Independence County needs foster homes ASAP

There is good news in the foster care world: Statewide, the foster care system has improved, according to a recent address by Governor Asa Hutchinson. 

Unfortunately though, in Independence County the situation is still urgent. 

An average day in Independence County sees 58 to 70 children in the foster care program, while the average number of available foster homes here is only 13.

“When I took office in 2015, our child-welfare and foster-care system was in urgent need of improvement,” Gov. Asa Hutchinson wrote in an October report. At that time a review of the child-welfare and foster-care system was ordered, with dire findings. “It was a heart-rending judgment on our shortcomings,” the governor recalled of that initial starting point.

“I was especially alarmed to learn that caseworkers sometimes had to choose between taking children to their own homes, leaving the children at a division office, or pleading with foster parents to make room for one more child,” Hutchinson said.

After three years of work, the foster care emergency has drastically improved, according to the governor who noted one example of a caseworker whose average case load decreased from 85 to 15 under the leadership of Mischa Martin at the Division of Child and Family Services (DCFS). He called the progress a restoration of hope, extending a special thanks to the private sector faith-based organizations that have played a huge role by partnering with DCFS to recruit more foster and adoptive families.

The CALL is one such faith-based organization, and perhaps the most impactful.

It has created a streamlined system of recruiting and approving foster/adoptive families so the process is both quicker and easier. By signing up through The CALL, families are able to condense the lengthy training modules from 6+ months, down to two intensive weekends.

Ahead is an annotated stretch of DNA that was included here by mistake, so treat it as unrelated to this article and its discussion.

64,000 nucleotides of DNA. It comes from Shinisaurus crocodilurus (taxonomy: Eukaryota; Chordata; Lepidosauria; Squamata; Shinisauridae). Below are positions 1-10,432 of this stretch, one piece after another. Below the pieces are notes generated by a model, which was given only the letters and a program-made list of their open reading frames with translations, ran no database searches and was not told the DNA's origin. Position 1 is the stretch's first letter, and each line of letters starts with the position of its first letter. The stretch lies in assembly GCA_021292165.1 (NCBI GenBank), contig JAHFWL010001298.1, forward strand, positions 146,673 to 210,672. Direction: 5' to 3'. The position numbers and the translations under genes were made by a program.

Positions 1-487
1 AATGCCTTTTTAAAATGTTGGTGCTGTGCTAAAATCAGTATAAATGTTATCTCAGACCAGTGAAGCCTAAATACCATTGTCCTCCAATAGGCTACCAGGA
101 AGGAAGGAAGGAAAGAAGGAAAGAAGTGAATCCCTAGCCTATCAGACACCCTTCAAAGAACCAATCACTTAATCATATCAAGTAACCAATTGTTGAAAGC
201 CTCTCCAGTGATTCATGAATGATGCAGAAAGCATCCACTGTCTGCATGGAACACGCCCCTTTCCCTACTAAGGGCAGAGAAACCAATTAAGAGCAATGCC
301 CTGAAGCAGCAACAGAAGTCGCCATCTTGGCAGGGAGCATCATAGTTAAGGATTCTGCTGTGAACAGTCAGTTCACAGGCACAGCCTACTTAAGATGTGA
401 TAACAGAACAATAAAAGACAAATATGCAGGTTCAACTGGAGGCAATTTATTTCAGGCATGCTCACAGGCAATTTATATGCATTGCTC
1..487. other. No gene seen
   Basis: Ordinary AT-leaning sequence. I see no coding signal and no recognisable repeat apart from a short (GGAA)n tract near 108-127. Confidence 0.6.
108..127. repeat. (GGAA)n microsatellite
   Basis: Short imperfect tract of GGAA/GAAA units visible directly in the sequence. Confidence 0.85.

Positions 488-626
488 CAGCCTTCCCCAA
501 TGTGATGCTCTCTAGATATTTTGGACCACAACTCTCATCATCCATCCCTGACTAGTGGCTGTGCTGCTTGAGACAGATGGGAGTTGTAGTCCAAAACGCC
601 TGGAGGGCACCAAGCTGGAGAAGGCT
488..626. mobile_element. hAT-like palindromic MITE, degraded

The CALL opened 214 new foster homes in Arkansas in 2018 and 82 new adoptive homes, according to its annual report. Families recruited by The CALL adopted 184 children out of foster care statewide last year.

And it is the Independence County chapter of The CALL that hopes it can change the situation in Independence County.

“The CALL started in Independence County in 2014, and for a couple of years it was going really strong,” explained Rodney Stroud, new director of the local chapter, attributing the initial progress to then-director Summer Sudol. “There were about 17 to 20 families at one time.”

After the loss of the director though, Stroud says the chapter basically went dormant. A renewed effort last October succeeded in bringing on a new 7-person leadership team, including Stroud. During the year that followed, the tide has shifted.

“There were 3 CALL families when we started and now we have 7 foster families, 6 (more) in the process of becoming approved homes, and 2 more with paperwork out,” Stroud said. “We think we need about 35 families (average of 2 per home), so we’re almost halfway there.”

Stroud said that although a good handful of people stepped up to lead, a few key leadership and volunteer positions still need to be filled. Aside from that, the main needs are “fundraising and families”.

There are currently about 70 kids in foster care from Independence County, and many of them have nowhere to go.

The extreme shortage of foster homes means Independence County children are often sent to other counties for temporary placement, leaving behind their schools, friends, teachers, in addition to their parents with whom they are allowed visits. The periodic court dates involved in the foster process are also held in the case’s originating county.

When the children are placed in homes outside the county, the distance and frequent trips can create a hardship on everyone involved.

As the director of The CALL, Stroud hears many reasons not to foster. The most common: The fear of a painful goodbye when children leave their care.

“It absolutely does hurt,” Stroud said, “but when you think about it, that’s selfish. That’s making our comfort more important than these children’s needs.”

For more information on donating, volunteering, or signing up as a foster/adoptive family through The CALL, text or call 870-612-4904 or visit https://thecallinarkansas.org/independence/.

The state’s Division of Children and Family Services, which oversees all foster care, recently released this infographic to help put the agency’s shortages in perspective.

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